• 325
    Powerful multilanguage IDE
  • 291
    Fast
  • 183
    Front-end develop out of the box
  • 151
    Support TypeScript IntelliSense
  • 135
    Very basic but free
  • 115
    Git integration
  • 99
    Intellisense
  • 72
    Faster than Atom
  • 46
    Better ui, easy plugins, and nice git integration
  • 41
    Great Refactoring Tools
  • 38
    Good Plugins
  • 36
    Terminal
  • 36
    Superb markdown support
  • 33
    Open Source
  • 27
    Extensions
  • 25
    Large & up-to-date extension community
  • 25
    Awesome UI
  • 22
    Powerful and fast
  • 20
    Portable
  • 16
    Best code editor
  • 16
    Best editor
  • 15
    Easy to get started with
  • 14
    Built on Electron
  • 14
    Crossplatform
  • 14
    Good for begginers
  • 14
    Open, cross-platform, fast, monthly updates
  • 13
    Lots of extensions
  • 12
    All Languages Support
  • 12
    Extensions for everything
  • 11
    Ui design is great
  • 11
    Easy to use and learn
  • 11
    Faster edit for slow computer
  • 11
    Totally customizable
  • 11
    Useful for begginer
  • 11
    Extensible
  • 10
    Git out of the box
  • 10
    "fast, stable & easy to use"
  • 9
    It has terminal and there are lots of shortcuts in it
  • 9
    Great language support
  • 9
    Great community
  • 8
    Works With Almost EveryThing You Need
  • 8
    SSH support
  • 8
    Powerful Debugger
  • 8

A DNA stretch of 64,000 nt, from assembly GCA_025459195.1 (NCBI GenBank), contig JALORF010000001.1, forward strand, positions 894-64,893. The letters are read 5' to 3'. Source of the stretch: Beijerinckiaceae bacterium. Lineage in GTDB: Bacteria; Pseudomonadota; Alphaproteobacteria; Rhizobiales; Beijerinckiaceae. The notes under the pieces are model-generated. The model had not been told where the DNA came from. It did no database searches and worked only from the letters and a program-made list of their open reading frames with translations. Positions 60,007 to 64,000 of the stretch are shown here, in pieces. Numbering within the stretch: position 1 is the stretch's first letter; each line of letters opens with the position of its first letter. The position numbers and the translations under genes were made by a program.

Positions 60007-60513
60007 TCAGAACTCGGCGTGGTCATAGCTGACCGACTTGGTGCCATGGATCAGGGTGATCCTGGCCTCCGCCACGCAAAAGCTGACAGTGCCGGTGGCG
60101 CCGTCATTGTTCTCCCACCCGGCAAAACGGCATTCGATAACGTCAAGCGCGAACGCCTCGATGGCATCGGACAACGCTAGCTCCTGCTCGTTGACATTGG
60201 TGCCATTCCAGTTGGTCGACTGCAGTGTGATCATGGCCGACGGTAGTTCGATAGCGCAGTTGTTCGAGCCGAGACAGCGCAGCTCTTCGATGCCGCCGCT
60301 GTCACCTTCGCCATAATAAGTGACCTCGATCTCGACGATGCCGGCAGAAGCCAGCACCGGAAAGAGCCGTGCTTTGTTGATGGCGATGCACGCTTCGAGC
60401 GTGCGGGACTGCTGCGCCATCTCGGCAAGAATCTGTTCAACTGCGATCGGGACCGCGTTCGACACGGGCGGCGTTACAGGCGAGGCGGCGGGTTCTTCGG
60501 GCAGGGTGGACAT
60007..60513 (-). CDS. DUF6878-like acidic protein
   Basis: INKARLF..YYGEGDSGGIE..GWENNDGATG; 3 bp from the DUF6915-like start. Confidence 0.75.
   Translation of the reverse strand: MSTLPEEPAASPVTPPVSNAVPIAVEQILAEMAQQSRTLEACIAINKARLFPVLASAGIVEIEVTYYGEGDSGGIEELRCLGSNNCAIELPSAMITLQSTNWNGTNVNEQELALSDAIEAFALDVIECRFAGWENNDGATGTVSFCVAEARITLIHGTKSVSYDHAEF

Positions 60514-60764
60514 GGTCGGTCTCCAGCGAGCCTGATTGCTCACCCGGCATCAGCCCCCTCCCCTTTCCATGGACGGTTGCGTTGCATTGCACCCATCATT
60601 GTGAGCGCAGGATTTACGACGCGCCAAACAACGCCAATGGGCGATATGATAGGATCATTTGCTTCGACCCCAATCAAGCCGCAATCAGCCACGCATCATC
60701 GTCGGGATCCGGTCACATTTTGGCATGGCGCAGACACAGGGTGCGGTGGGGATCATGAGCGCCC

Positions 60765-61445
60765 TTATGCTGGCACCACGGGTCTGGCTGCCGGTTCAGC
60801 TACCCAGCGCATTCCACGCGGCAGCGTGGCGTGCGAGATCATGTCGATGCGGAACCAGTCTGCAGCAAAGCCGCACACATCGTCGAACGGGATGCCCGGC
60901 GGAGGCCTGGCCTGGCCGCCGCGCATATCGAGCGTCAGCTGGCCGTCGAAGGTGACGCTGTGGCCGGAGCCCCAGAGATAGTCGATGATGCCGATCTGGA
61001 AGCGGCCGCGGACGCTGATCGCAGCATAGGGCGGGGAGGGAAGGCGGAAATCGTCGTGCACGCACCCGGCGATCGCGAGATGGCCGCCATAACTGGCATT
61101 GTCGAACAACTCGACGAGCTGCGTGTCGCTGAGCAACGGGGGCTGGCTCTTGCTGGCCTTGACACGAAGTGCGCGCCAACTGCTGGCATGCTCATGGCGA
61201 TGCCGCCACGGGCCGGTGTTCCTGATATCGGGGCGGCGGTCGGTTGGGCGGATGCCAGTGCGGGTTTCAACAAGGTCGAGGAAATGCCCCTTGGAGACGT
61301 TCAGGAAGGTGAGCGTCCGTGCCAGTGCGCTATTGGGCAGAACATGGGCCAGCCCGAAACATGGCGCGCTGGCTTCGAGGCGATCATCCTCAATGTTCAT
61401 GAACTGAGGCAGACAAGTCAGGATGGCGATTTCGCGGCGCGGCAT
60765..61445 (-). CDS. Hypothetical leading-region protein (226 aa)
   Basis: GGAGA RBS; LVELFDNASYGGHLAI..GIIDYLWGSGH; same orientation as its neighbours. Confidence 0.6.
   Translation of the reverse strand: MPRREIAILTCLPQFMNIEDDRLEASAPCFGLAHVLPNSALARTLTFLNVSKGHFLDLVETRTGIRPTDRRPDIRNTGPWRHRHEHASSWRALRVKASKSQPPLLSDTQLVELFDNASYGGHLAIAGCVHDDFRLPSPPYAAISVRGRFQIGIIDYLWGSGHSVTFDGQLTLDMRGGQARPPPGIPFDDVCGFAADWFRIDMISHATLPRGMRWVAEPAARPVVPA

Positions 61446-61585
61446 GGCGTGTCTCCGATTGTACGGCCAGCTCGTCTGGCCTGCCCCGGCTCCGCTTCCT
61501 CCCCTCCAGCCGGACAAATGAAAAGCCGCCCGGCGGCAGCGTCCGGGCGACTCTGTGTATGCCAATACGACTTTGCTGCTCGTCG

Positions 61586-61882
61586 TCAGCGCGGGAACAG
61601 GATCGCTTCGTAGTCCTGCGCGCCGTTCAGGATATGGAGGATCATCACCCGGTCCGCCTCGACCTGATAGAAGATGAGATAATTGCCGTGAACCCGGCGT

Fast Startup
  • 7
    Can compile and run .py files
  • 7
    Python extension is fast
  • 7
    Features rich
  • 7
    Great document formater
  • 6
    Awesome multi cursor support
  • 6
    He is not Michael
  • 6
    She is not Rachel
  • 5
    VSCode.pro Course makes it easy to learn
  • 5
    Extension Echosystem
  • 5
    Easy azure
  • 5
    Language server client
  • 5
    SFTP Workspace
  • 4
    Very proffesional
  • 4
    Has better support and more extentions for debugging
  • 3
    Excellent as git difftool and mergetool
  • 3
    Emmet preinstalled
  • 3
    Supports lots of operating systems
  • 3
    Has more than enough languages for any developer
  • 3
    Virtualenv integration
  • 3
    'batteries included'
  • 2
    More tools to integrate with vs
  • 2
    Light
  • 2
    VS Code Server: Browser version of VS Code
  • 2
    Fast and ruby is built right in
  • 2
    Better autocompletes than Atom
  • 2
    CMake support with autocomplete
  • 1
    Big extension marketplace
CONS OF VISUAL STUDIO CODE
  • 39